Meanwhile, Damon Killian (Richard Dawson), high-ranking TV executive and host of “The Running Man,” is rather irritated at the apparent leveling off of his show’s ratings. “The Running Man” is still the most popular program on the air in its timeslot, but for the past several months, it hasn’t been gaining new viewers the way it used to. Killian thinks the answer to his stagnant ratings lies in recruiting a higher class of contestant, as the criminals the Justice Department has been sending him lately are an uncharismatic bunch, and present little challenge to his stable of Stalkers. Then he finds out about the escape of Ben Richards, the “Butcher of Bakersfield,” and about how Richards was just recaptured while attempting to flee the mainland in the company of a hostage who works for the network. Killian calls Justice at once, and arranges to have Richards brought to network headquarters for a personal interview. Apparently participation in this version of “The Running Man” is still technically voluntary, even though all the contestants are criminals, so Killian has to blackmail Richards into taking part. This he does by revealing that Laughlin and Weiss were also apprehended recently, and threatening to put them on in Richards’s place. Curiously (considering how little the ex-cop seemed to care about the two revolutionaries the last time we saw them together), Richards submits to Killian’s extortion. You can imagine his outrage, then, when showtime comes along, and Laughlin and Weiss are there on the set with him anyway.
As I said, this version of “The Running Man” works a little differently from what King dreamed up. Its playing field is strictly confined to 400 square blocks of city that were destroyed during a monster earthquake in 1997, and never properly rebuilt. The duration of the contest is a mere three hours instead of 30 days, and the grand prize is a pardon rather than an inhuman amount of money. Also, the contestants’ opponents aren’t just cops, network spooks, and citizen stool-pigeons. Killian has a staff of kitschy Stalkers at his disposal, all of them basically pro-wrestling heels armed with deadly weapons, and randomly selected members of the studio audience get to choose which of them are to be pitted against the contestants. There are four active Stalkers in the stable: Professor Subzero (Professor Toru Tanaka, from Revenge of the Ninja and Alligator II: The Mutation), whose hockey-themed gimmickry includes a razor-edged goalie’s stick; Buzzsaw (Bernard Gus Rethwisch, of House II: The Second Story and Wizards of the Lost Kingdom II), a biker with enough chainsaws to make Leatherface envious; Dynamo (Alone in the Dark’s Erland van Lidth), an opera-singing, lightning-shooting buffoon who looks like a Roman centurion being gang-raped by Christmas trees; and Fireball (Jim Brown, of Mars Attacks! and Original Gangstas), who has an asbestos jumpsuit, a flamethrower, and a rocket pack. Also on staff is a retired Stalker called Captain Freedom (Jesse “the Body” Ventura, from Predator and Demolition Man), who has the highest kill-count in the history of “The Running Man,” but is now merely the equivalent of a ringside commentator. Richards, Weiss, and Laughlin will end up facing all of the aforementioned foes eventually, as the ex-cop is a lot better at this game than Killian anticipated. Amber Mendez gets involved, too, for the discrepancies she observes between the news reports of Richards’s arrest at the airport and what she saw with her own eyes eventually start her wondering whether maybe Ben might have been right about the network’s wholesale invention of “truth.” She gets caught snooping around in the network’s clip room, just moments after she finds a disc containing undoctored footage of the Bakersfield Massacre, and she’s down in the arena herself before she knows what hit her. But Laughlin and Weiss at least have a slightly broader agenda than mere survival. The partisans’ leadership has discovered that the network’s master transmitter is hidden somewhere in the no man’s land of the “Running Man” arena, and they hope to find that transmitter and sabotage it, breaking the government’s media monopoly and giving the revolutionaries a chance to tell their side of the story to a nationwide audience.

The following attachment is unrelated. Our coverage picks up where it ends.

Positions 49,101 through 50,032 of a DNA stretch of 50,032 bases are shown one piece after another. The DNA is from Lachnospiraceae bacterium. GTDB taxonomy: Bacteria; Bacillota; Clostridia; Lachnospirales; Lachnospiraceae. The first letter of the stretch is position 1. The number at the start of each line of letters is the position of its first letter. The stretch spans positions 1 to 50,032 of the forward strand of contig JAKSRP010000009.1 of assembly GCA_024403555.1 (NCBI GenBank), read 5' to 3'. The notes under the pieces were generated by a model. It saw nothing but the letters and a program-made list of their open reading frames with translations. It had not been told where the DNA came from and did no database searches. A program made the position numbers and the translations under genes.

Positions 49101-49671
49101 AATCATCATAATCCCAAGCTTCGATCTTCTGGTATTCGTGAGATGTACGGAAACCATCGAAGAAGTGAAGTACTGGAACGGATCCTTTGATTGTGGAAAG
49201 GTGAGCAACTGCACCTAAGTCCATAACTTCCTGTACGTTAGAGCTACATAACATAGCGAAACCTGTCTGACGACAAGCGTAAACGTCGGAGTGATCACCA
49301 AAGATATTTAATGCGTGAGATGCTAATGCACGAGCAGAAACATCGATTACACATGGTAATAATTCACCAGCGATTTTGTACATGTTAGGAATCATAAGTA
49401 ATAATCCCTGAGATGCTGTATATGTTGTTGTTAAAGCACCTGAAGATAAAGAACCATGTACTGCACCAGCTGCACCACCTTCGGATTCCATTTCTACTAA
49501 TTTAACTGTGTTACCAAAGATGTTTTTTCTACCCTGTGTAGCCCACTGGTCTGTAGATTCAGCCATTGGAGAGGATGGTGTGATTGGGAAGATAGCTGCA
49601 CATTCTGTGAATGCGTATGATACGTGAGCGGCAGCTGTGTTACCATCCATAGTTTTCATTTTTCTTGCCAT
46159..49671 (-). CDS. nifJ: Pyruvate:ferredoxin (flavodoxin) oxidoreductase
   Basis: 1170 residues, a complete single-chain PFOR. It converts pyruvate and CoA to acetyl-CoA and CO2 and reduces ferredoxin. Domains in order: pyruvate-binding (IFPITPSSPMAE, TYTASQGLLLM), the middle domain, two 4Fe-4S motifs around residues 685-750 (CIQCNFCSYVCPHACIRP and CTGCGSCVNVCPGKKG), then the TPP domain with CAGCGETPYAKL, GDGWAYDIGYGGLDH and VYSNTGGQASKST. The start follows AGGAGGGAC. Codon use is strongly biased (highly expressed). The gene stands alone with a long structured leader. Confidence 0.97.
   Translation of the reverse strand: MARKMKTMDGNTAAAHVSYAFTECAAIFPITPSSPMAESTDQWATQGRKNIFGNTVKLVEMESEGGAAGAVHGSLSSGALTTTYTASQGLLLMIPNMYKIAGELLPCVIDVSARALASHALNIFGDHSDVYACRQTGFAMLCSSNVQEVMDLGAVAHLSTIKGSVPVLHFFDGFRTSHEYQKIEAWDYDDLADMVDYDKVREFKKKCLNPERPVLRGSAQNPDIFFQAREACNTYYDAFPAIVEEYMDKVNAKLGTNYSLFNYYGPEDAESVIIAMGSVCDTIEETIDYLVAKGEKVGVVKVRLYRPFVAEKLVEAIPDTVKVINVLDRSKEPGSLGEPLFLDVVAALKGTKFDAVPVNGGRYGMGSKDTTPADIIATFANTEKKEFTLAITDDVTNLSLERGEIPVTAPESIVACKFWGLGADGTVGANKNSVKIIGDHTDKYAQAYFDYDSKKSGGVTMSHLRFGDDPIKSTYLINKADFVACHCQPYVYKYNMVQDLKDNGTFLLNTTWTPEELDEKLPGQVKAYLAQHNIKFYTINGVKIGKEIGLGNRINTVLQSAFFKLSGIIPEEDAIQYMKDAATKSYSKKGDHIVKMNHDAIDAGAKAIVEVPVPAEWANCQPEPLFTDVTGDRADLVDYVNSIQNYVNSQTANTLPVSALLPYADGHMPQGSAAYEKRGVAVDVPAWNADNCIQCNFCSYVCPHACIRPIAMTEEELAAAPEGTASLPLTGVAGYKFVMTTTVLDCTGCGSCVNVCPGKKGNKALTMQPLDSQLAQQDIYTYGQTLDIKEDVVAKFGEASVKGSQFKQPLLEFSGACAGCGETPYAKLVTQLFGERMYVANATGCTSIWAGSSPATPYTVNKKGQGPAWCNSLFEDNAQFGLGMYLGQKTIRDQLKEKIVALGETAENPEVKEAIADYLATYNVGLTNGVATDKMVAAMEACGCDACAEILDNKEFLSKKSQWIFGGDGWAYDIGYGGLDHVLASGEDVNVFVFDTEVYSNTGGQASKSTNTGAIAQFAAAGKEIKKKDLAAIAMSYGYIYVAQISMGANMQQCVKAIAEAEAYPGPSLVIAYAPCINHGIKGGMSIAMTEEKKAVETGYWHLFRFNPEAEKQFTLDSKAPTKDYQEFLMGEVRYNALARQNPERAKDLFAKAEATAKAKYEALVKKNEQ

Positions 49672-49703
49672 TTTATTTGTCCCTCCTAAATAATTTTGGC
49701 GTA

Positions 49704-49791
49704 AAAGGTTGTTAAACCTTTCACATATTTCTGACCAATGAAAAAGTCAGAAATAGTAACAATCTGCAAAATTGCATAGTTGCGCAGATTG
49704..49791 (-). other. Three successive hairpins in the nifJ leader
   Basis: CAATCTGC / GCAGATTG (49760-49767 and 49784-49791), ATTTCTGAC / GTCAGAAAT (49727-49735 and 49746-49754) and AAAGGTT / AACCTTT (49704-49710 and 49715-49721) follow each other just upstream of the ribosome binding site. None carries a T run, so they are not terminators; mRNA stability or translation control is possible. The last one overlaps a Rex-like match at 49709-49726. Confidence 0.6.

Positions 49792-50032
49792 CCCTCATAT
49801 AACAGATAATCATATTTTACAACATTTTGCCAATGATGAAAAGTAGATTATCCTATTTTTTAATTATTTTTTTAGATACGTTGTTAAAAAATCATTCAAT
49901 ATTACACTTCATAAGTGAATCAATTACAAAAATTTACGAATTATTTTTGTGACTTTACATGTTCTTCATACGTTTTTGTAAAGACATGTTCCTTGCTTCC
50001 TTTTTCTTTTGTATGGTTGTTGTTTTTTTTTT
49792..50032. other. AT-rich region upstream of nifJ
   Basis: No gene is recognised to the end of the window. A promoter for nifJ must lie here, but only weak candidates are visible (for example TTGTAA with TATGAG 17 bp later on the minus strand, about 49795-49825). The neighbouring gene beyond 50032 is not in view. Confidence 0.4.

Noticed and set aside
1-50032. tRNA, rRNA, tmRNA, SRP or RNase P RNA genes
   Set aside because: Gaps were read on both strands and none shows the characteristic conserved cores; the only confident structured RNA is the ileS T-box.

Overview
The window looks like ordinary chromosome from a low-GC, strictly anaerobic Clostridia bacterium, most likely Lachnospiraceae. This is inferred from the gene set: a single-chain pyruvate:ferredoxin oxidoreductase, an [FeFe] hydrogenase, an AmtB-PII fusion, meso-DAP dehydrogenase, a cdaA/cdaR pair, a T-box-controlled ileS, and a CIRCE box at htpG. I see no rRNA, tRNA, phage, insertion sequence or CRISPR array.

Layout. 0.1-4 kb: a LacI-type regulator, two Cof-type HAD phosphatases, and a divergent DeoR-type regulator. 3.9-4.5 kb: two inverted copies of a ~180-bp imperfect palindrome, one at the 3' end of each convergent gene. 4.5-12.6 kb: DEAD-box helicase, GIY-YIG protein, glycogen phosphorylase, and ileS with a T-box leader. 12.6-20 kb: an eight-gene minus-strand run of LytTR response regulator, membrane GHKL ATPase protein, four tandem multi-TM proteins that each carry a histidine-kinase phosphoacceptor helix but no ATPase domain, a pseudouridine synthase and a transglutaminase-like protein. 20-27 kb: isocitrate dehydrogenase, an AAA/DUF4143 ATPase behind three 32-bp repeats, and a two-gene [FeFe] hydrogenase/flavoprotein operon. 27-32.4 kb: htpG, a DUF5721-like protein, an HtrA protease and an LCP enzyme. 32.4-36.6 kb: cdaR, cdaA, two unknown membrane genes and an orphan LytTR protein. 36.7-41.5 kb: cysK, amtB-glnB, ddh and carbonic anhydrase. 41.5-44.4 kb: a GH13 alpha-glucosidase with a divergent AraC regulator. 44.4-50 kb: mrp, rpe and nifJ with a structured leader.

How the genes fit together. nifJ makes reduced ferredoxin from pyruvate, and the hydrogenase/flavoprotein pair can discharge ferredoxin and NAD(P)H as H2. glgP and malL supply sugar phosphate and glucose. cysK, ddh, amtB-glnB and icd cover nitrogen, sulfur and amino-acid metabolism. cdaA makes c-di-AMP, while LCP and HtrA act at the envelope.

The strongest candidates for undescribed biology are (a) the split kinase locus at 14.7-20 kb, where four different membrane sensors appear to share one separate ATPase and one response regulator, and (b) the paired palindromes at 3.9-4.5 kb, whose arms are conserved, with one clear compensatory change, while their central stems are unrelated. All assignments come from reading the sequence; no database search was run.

Although I am somewhat charmed by The Running Man’s colossal naivety, it would be dishonest of me not to place a heavy stress on that “somewhat.” Earlier on, I drew a comparison between this movie’s giddy “viva la revolución” ending and the slightly less glaring absurdity that brings Rollerball to a close. What the two films have in common is an utterly implausible faith in the power of celebrities as a force for change, and an extraordinary failure to appreciate just how thoroughly they’ve stacked the deck against their cartoonish media heroes throughout the first five sixths of the running time. Where The Running Man goes Rollerball one sillier is in attempting to show the downfall of the Evil Empire instead of merely implying that it’s on the way. In doing so, the present filmmakers finally lose whatever grasp they ever had on the mechanics of their fictional world, conflating Killian with the network that employs him, and the network with the government for which it acts as a mouthpiece. When The Running Man inevitably turns into Commando for the final act, it abandons all sense of scale, and presents a pinprick attack against an organ of an organ of the system as a decisive triumph over the system itself. Stephen King sidestepped the issue completely by defining Richards’s activities as Running Man— even at their most grandiose, destructive, and attention-getting— almost purely in personal terms. But in Ronald Reagan’s America, it was an article of pop-culture faith that no problem was too big to be solved by a weightlifter with a machine gun.
Another major manifestation of The Running Man’s almost unbearable 80’s-ness is all the goddamned quipping. Ben Richards has a one-liner for literally every major act of violence he commits, and not a single fucking one of them bears even the faintest resemblance to wit. There’s nothing surprising about that, of course, as it took no time at all for Schwarzenegger’s terse pronouncements in The Terminator— originally intended to establish his character as less than human within the bounds of his extremely limited acting ability— to be retroactively misconstrued as signifying his badassery. Still, it doesn’t have to surprise in order to be disheartening, and after a quarter of a century of relentlessly quipping action heroes (so many of them indeed that even good writers like Joss Whedon have come to assume that it’s the normal state of affairs), it’s an eye-opener to go back this close to the start of the trend, and to see how lame and dreary the practice was even then.
The dialogue doesn’t get much better outside of Ben Richards’s mal mots, either. Admittedly, few people watch action movies for their scintillating employment of the English language, but it’s not like there’s a rule against trying, you know? The saddest dialogue moment of all has to be Laughlin’s death scene, which saddles Yaphet Kotto with this horrendous line: “Listen— we’re counting on you. Don’t let us down. I don’t want to be the only asshole in heaven…” I ask you— what the fuck does that mean?! Kotto is the one genuinely good actor The Running Man has to its credit, and this is the kind of crap it gives him to work with?